Pitfall traps, aligned along transects, were used to sample the insects. A 5 pitfall trap design was used to sample across land ecotones and a 3 trap design was used for water to land ecotones. The study ranged 5m into the edge of each habitat type. Transects were laid perpendicular to the habitat interfaces. Holes were dug 2.5m apart and two 500ml cups were placed in each hole. The exposed cup and surrounding hole were backfilled with soil and left flushed with the ground while the trap was inactive. To activate pitfall traps, a cup with 140ml of a 50:50 water and propylene glycol solution replaced the soil-filled cup. A rodent exclusion device was placed on top of the traps. Traps were activated for a 7-day period, after which samples were collected and analyzed for ant species richness and abundance. Data was collected fall 1998 and early summer 1999.



Location of each pitfall transect was recorded using a Trimble Pathfinder II GPS unit. The different colored dots on the map below represent transects across different ecotone types.





RESULTS

Preliminary results indicate a statistically significant difference in S. invicta abundance between ecotone types. The wood-cultivated field ecotone had a significantly greater abundance of S. invicta than all other ecotones for the Fall 1998 sampling season. The grass-pond ecotone was significantly greater in S. invicta abundance than all but the cleared wood-grass ecotone for the Early Summer 1999 sampling season. When the data were averaged across sampling seasons, the grass-pond ecotone was significantly greater in S. invicta abundance than all but the wood-cultivated field ecotone. A difference in fire ant abundance between sampling seasons exists, but cannot yet be correlated to temporal or seasonal factors.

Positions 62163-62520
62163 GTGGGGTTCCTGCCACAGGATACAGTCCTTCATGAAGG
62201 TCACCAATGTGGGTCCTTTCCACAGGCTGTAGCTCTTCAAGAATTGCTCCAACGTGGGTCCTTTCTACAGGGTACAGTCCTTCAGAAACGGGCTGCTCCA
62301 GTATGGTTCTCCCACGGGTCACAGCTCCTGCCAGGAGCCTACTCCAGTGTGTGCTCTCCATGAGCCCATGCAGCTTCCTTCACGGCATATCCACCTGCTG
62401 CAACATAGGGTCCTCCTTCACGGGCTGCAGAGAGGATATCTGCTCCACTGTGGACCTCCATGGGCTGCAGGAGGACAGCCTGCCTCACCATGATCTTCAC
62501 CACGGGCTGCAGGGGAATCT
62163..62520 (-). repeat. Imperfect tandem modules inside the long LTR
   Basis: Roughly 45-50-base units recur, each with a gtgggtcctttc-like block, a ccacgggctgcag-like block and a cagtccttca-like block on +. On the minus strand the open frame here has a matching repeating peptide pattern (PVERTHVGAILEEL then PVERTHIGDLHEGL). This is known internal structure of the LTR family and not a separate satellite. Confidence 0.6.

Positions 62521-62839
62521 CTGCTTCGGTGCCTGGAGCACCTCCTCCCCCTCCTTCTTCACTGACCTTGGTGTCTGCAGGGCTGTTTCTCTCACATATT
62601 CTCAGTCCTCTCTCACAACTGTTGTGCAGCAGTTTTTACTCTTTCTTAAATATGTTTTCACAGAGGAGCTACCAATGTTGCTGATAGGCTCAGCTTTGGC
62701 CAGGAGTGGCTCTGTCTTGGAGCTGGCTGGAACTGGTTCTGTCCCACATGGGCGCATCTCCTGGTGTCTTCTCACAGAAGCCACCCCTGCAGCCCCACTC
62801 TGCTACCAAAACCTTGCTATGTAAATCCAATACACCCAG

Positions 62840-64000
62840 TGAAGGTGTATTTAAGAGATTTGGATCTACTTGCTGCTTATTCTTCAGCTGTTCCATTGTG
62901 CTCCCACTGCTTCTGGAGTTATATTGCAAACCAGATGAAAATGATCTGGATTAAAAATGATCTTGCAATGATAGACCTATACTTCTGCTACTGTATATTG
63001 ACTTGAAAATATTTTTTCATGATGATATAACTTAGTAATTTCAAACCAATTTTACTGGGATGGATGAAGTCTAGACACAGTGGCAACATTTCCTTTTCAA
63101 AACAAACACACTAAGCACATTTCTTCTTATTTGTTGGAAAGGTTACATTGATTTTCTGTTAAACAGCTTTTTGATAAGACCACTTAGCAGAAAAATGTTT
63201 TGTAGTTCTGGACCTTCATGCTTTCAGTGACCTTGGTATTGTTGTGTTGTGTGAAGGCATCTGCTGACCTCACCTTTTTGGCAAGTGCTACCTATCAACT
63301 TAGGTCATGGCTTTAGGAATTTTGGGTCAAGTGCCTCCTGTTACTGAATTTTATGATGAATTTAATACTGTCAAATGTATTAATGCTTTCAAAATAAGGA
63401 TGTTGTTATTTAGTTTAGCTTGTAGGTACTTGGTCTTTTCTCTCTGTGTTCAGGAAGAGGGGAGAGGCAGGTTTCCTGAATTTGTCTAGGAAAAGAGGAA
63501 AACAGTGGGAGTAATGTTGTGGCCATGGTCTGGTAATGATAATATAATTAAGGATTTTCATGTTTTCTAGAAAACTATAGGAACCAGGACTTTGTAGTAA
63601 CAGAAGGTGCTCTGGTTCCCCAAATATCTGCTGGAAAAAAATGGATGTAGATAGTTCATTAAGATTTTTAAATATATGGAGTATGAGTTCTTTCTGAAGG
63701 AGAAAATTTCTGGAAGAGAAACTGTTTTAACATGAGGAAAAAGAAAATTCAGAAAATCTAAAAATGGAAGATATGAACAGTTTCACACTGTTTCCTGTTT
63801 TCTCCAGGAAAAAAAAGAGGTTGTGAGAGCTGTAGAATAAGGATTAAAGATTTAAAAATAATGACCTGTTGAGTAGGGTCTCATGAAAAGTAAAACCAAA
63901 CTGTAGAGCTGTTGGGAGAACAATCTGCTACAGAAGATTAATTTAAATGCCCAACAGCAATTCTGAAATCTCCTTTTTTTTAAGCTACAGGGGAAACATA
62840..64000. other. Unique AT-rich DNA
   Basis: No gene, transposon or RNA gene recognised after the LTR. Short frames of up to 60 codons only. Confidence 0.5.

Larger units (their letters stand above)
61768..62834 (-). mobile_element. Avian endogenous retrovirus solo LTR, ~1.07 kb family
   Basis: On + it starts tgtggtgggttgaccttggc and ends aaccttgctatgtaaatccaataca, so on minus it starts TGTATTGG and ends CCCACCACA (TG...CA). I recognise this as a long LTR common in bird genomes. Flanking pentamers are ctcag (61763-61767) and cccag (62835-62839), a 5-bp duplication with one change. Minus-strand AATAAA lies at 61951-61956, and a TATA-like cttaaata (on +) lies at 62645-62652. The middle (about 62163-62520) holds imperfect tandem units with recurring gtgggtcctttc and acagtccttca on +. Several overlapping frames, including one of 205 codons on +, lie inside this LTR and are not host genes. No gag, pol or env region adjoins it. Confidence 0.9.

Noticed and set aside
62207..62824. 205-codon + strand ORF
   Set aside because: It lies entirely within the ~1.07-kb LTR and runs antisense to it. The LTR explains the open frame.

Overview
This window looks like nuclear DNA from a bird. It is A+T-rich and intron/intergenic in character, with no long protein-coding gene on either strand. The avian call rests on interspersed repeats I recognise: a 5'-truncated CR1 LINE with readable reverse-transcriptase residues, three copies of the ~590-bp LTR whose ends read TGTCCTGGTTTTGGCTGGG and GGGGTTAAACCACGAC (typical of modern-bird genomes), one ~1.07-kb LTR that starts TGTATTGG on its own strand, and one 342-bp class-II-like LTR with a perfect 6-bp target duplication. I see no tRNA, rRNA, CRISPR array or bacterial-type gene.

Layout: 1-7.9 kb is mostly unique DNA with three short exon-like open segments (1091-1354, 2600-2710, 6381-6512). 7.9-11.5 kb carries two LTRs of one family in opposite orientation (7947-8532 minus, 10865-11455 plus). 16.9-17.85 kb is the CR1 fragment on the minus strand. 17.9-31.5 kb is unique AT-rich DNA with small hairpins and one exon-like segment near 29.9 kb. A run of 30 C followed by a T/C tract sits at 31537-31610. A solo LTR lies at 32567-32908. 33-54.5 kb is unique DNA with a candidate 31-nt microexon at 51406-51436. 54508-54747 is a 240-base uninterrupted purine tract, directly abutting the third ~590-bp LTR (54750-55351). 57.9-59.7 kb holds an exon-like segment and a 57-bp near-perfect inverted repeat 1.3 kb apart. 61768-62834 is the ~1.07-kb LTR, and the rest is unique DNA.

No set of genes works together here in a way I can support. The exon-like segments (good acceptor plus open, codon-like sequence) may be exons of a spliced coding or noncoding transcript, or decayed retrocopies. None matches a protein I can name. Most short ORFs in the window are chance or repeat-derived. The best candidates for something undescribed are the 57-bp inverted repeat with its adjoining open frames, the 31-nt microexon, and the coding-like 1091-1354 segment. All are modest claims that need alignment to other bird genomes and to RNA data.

Eleven genera of native ants were found within the 7 ecotones studied: Camponotus, Crematogaster, Cyphomyrmex, S. (Diplorhoptrum), Dorymyrmex, Forelius, Hypoponera, Monomorium, Paratrechina, Pheidole, and Myrmecina. The most prevalent genera were Forelius, Hypoponera, and Pheidole. Solenopsis invicta abundance was significantly greater than native ant abundance for 6 of the 7 ecotones. Both the Fall 1998 and Early Summer 1999 sampling seasons showed similarities between the abundances of S. invicta and at least one of the native ant genera across the cleared wood-pond ecotone. The chart below displays the number of native ants and fire ants within each ecotone type, averaged over the two sampling seasons.





CONCLUSIONS

Preliminary analysis indicates a significant difference in S. invicta abundance across the seven ecotones. Grass-pond and wood-cultivated field ecotones had the greatest abundance of S. invicta. The abundance between ecotones also varied between the different sampling periods. Whether this difference is due to seasonal, temporal, or other changes will be analyzed in the future. Solenopsis invicta abundance was significantly greater than native ant abundance across 6 of the 7 ecotones. Wood-cultivated field is the only ecotone where S. invicta abundance is not significantly greater than all the other native ants found. Differences in ant generic diversity and abundance within each ecotone occurred between the two sampling seasons but has not yet been analyzed.

Future analyses will evaluate:
-native ant diversity and abundance within each ecotone
-distribution of native ants across the ecotones
-effects of S. invicta abundance on native ant diversity
-differences in ecotone structure that may attribute to greater native ant species richness
-differences in ecotone structure that may attribute to greater S. invicta abundance
-variability of data between sampling periods



ACKNOWLEDGEMENTS

Kent Moore - Owner of Sawdust Ranch
Dr. Douglas Wunneburger - GIS Technical Assistance
Texas Forest Service - Aerial Photography
U. S. Forest Service - Aerial Photography
Dr. Ben Wu - Geostatistician



Funding Provided by the Fire Ant
Research and Manangement Plan